Woven fabrics for fall and winter sewing

Woven fabrics for fall and winter sewing - Workroom Social Brooklyn-based sewing studio with sewing classes for adults

Woven fabrics for fall and winter sewing

Woven fabrics for fall and winter sewing - Workroom Social Brooklyn-based sewing studio with sewing classes for adults

A few weeks back I interviewed Penny Payne, the Fabric and Notions Editor for the McCall Pattern Company, about her favorite fashion fabrics to work with and wear this fall/winter season. Penny sources fabrics, notions, and trimmings for Butterick, McCall’s, Kwik Sew, and Vogue Patterns. With more than 40 years of experience in the fashion industry, Penny is a wealth of information and remains as excited as ever about fabrics.

Woven fabrics for fall and winter sewing - Workroom Social Brooklyn-based sewing studio with sewing classes for adults

Fabric is every sewer’s most important material, and I get a lot of questions about it. Nothing can substitute getting your hands on lots of different fabrics, working with them, and seeing how they perform, but hopefully today’s article will help you think through some good woven fabrics for your fall and winter fashion sewing.

My newest article for The Sewing Party is a complementary article all about knit fabrics for fall and winter fashion sewing.

Woven fabrics for fall and winter sewing - Workroom Social Brooklyn-based sewing studio with sewing classes for adults

WOVEN FABRICS

Penny’s favorite woven fabrics are fashion-forward and comfortable to wear. They are versatile, and will produce handmade clothes that look as good as any ready-to-wear piece. If you’ve never worked with one of the mentioned fabrics, pick one to experiment with! It may take time and practice to get comfortable with working with new materials, so why not start on your next project now? Like me, Penny encourages every sewist to try new things, and don’t forget to “Have fun because sewing is a lot of work, and if you’re not having fun doing it, there’s something wrong.”

Woven fabrics for fall and winter sewing - Workroom Social Brooklyn-based sewing studio with sewing classes for adults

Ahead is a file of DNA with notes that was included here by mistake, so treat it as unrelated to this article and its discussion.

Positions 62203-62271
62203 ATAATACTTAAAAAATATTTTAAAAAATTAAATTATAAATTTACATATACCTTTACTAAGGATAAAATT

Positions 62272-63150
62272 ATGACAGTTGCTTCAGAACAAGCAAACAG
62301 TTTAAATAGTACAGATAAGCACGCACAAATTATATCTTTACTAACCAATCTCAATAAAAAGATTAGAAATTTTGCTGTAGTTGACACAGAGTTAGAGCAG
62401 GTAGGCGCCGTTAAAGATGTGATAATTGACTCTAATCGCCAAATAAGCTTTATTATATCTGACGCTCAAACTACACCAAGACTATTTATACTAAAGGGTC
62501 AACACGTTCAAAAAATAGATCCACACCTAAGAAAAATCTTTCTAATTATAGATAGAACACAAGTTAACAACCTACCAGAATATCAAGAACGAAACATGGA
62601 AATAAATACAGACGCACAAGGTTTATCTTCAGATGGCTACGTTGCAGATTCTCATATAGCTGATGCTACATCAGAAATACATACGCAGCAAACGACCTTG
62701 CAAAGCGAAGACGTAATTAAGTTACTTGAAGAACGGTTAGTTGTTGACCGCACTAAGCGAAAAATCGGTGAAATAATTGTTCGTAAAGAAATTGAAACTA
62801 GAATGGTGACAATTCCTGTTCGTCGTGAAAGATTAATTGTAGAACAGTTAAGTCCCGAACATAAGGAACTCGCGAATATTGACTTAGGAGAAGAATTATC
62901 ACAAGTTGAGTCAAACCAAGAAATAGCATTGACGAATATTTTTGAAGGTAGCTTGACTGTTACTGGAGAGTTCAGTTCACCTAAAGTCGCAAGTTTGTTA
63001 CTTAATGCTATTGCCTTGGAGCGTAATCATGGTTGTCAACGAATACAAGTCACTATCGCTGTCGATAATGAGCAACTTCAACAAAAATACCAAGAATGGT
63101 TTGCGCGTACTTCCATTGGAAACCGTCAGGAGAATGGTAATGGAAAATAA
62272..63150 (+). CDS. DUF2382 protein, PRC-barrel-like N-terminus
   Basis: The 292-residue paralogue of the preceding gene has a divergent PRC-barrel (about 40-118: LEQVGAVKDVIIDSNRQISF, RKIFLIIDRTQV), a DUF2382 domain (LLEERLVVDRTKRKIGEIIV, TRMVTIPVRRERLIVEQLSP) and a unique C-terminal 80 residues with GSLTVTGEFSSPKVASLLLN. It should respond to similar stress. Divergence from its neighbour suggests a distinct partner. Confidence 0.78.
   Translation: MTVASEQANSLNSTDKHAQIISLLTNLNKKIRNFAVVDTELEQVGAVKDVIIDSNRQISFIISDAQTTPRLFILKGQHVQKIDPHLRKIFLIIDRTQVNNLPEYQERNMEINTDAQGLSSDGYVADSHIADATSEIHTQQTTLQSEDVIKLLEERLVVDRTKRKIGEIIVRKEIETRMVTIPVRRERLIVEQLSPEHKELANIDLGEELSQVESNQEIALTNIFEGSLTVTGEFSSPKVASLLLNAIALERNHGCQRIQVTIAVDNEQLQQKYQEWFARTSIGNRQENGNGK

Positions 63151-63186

Rayon challis

Color, print, and surface design: Rayon challises printed with different colorful designs are becoming more and more available to the home sewer.
Drape and hand: Challis is a lightweight, plain weave fabric. In 100% rayon it is very drapey. It breathes well, and is nice as a layering garment in the fall and winter.
Common fiber content: 100% rayon.
Penny’s fabric notes: Rayon challis wears well over time and develops nice soft hand as you wash it.
Garments that work best: Dresses, tops, and layering pieces.
Where can you get it: Some independent fabric stores and quilt shops that offer fashion weight fabrics, online fabric stores, fashion fabric stores.

Woven fabrics for fall and winter sewing - Workroom Social Brooklyn-based sewing studio with sewing classes for adults

Crepe de chine

Color, print, and surface design: Available in various solids and prints.
Drape and hand: A lightweight plain weave fabric with fluid drape and a smooth hand. While it is smooth, it still has a texture to it which makes it easier to work with than a very slippery fabric like charmeuse.
Common fiber content: Silk, polyester, or blends.
Penny’s fabric notes: If you wash silk crepe de chine it develops a really nice hand.
Garments that work best: Tops and dresses.
Where can you get it: Online fabric stores, fashion fabric stores. You can find polyester crepe de chine at box chain fabric stores as well.

Woven fabrics for fall and winter sewing - Workroom Social Brooklyn-based sewing studio with sewing classes for adults

Crepe

Color, print, and surface design: Available in various solids and prints.
Drape and hand: Crepes are soft with a fluid drape and come in various weights. Crepe yarns give crepe fabric a “pebbly”[1] texture.
Common fiber content: Silk, wool, or blends.
Penny’s fabric notes: Wool crepe is expensive and can be irritating against your skin. Penny prefers to use newer, technical versions of crepe fabric like crepe with triacetate, which gives fabric a bit of stretch.
Garments that work best: Tops, dresses. Use 4- or 6-ply crepes (heavy crepes) for pants and trousers.
Where can you get it: Online fabric stores, fashion fabric stores. Box chain stores usually carry a selection of crepes as well.